I often think of it as my one and only “superpower:” my ability to say “no” to what I don’t want.
I can’t always get paid to do the work I want to do. I’ve crushed on many people who haven’t returned my romantic wishes. I’ve fallen short of large numbers of creative, personal, and business goals I’ve tried to accomplish.
But I’ve rarely been forced to endure any of the relationships, experiences, or obligations I hoped to avoid.
In simple terms, I can’t always get what I want, but I have pretty much always sidestepped the vast majority of activities, tasks, projects, and goals I don’t want. And that has worked out very well for me.
I’m pretty sure it will work out well for you, too.
Here are some guidelines on how I do it:
Look Out for What’s Coming
In sports, there are big differences between “head up” and “head down.”
Head up implies that your eyes are alert, looking around, understanding what’s going on and searching out favorable opportunities. In fact, when a potentially dangerous object is flying toward someone, in sports or anywhere else, we often shout “heads up” as a warning to be alert.
Head down implies that you are focused on your immediate surroundings, often with a specific task in mind, and single-mindedly working on that task to the exclusion of all else. With your head down, you see only what’s in front of you, and you’re vulnerable to pitfalls and other surprises coming at you from outside your range of attention.
Many people mistakenly believe keeping their head down will help them avoid what they don’t want. It’s the old, foolish idea: “if I don’t see you, you don’t see me.” But this kind of intentional ignorance of your situation actually leaves you at the mercy of external forces – and the people wielding those forces.
To avoid more of the activities, tasks, projects, and goals you don’t want, you need to keep your head up. You want to regularly scan the horizon and get early looks at everything headed your way, giving yourself more time to work out the best way to avoid whatever you don’t want to engage with.
Know What You Don’t Want
Based on your desires, your abilities, and your experiences, it’s fairly easy to compile a comprehensive list of activities, tasks, projects, and goals you don’t want.
Sometimes, you don’t want it because you’ve been there and done that – and you didn’t like it. Other times, you’ve learned from third-party accounts or simple analysis you’d prefer to avoid it.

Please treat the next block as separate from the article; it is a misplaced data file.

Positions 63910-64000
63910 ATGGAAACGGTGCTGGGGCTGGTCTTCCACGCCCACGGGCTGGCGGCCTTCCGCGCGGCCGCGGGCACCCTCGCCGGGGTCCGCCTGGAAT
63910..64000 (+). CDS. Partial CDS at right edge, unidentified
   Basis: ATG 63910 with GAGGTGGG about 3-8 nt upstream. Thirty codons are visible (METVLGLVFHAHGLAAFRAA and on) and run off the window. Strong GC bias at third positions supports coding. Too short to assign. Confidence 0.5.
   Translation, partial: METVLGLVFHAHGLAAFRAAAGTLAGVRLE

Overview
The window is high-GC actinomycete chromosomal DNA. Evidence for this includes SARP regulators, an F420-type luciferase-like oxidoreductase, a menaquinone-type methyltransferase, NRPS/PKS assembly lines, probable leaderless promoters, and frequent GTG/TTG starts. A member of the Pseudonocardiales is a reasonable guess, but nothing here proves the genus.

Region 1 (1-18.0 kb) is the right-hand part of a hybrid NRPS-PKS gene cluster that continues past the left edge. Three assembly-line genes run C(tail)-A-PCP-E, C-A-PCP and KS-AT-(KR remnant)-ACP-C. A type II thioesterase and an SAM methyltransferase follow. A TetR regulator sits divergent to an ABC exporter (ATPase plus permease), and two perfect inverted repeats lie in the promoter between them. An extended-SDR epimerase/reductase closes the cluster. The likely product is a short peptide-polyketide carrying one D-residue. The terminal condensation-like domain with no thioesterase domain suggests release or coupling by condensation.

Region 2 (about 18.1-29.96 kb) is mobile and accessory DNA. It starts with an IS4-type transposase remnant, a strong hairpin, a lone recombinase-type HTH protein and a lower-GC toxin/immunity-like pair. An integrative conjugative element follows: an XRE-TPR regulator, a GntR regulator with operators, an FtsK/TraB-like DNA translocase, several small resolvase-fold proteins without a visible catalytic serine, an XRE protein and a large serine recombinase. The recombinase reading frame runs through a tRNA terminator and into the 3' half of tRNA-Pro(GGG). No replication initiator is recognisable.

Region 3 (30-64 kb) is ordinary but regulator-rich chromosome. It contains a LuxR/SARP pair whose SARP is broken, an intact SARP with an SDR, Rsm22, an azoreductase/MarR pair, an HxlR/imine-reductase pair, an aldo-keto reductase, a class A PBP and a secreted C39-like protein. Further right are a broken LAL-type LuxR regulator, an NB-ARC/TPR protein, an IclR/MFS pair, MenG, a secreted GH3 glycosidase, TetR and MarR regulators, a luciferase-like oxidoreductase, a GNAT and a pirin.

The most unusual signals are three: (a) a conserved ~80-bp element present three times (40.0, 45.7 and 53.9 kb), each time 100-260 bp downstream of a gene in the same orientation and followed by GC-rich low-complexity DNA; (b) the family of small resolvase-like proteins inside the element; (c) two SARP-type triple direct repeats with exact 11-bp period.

- Catching a terrible disease,
- Suffering an expensive loss,
- Putting your future in the hands of an unreliable person who doesn’t have your best interests at heart,
No thanks. You don’t want any of that.
It’s fairly simple to compile such a list, and once you know them, avoiding them is even simpler. Just…
Be Firm About Saying “No”
Saying “no” is probably the hardest part of avoiding the worst to help achieve the best.
A big reason is that many of us have been brought up to please others, to avoid confrontation, to put our own desires in second or even third place, and generally to comply with what others ask or demand.
That’s not going to get it done.
Being firm about saying “no” to the activities, tasks, projects, and goals you don’t want often requires putting yourself first.
You don’t have to be rude, mean, or obnoxious about it. You don’t have to hurt others’ feelings or make enemies. You just have to open your mouth and say “no.” (The mechanics of saying “no” are beyond the scope of this discussion. But they’re readily available to anyone who wants to search for them.)
The trick is to stick to your guns.
I was once at a multi-level marketing meeting where dozens of people wanted me to invest. I had to say “no” more than 100 times (by actual count) to get out of there with my net-worth intact.
Fortunately, in most work and life situations you can avoid the activities, tasks, projects, and goals you don’t want by saying “no” fewer than half-a-dozen times.
Bonus Section: Reduce the Guilty Feelings
I’ve learned not to feel guilty most times I say “no” to activities, tasks, projects, and goals I don’t want. But a great many others do.
Fortunately, there are ways to reduce feelings of guilt from saying “no.” They include:
- Saying “no” as kindly as you can.
- Also saying “thank you” for being asked.
- Providing a brief explanation for your refusal. These explanations don’t even need to make sense, such as: “I can’t drive you to the airport because today is my ‘no wheels’ day.”
- Suggesting an alternative or a variation you can accept.
- Suggesting another resource that might be more available than you.
There are at least two big advantages to avoiding what you don’t want:
- You sidestep the pain, the indignity, the negativity you’d otherwise experience.
- You leave more room in your work and your life for the activities, opportunities, tasks, projects, and goals you do want. Some of these will find you by themselves; others you will have to go and get. Either way, you won’t be wasting time and energy on anything you’d rather avoid.
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